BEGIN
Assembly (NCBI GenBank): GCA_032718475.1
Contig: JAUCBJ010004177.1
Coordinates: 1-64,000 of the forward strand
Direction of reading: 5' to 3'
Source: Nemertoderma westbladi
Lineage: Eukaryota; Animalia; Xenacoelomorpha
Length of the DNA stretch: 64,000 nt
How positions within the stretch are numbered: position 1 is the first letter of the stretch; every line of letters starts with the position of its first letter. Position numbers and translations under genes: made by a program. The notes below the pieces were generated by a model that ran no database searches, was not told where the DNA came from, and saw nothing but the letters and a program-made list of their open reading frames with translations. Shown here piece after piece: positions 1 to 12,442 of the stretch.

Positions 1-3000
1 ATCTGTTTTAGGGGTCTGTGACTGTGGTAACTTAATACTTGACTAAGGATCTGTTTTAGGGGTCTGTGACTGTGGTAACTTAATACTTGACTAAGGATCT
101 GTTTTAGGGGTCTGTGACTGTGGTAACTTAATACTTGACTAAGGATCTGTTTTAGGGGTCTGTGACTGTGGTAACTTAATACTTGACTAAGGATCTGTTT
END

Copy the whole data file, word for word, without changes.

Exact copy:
Assembly (NCBI GenBank): GCA_032718475.1
Contig: JAUCBJ010004177.1
Coordinates: 1-64,000 of the forward strand
Direction of reading: 5' to 3'
Source: Nemertoderma westbladi
Lineage: Eukaryota; Animalia; Xenacoelomorpha
Length of the DNA stretch: 64,000 nt
How positions within the stretch are numbered: position 1 is the first letter of the stretch; every line of letters starts with the position of its first letter. Position numbers and translations under genes: made by a program. The notes below the pieces were generated by a model that ran no database searches, was not told where the DNA came from, and saw nothing but the letters and a program-made list of their open reading frames with translations. Shown here piece after piece: positions 1 to 12,442 of the stretch.

Positions 1-3000
1 ATCTGTTTTAGGGGTCTGTGACTGTGGTAACTTAATACTTGACTAAGGATCTGTTTTAGGGGTCTGTGACTGTGGTAACTTAATACTTGACTAAGGATCT
101 GTTTTAGGGGTCTGTGACTGTGGTAACTTAATACTTGACTAAGGATCTGTTTTAGGGGTCTGTGACTGTGGTAACTTAATACTTGACTAAGGATCTGTTT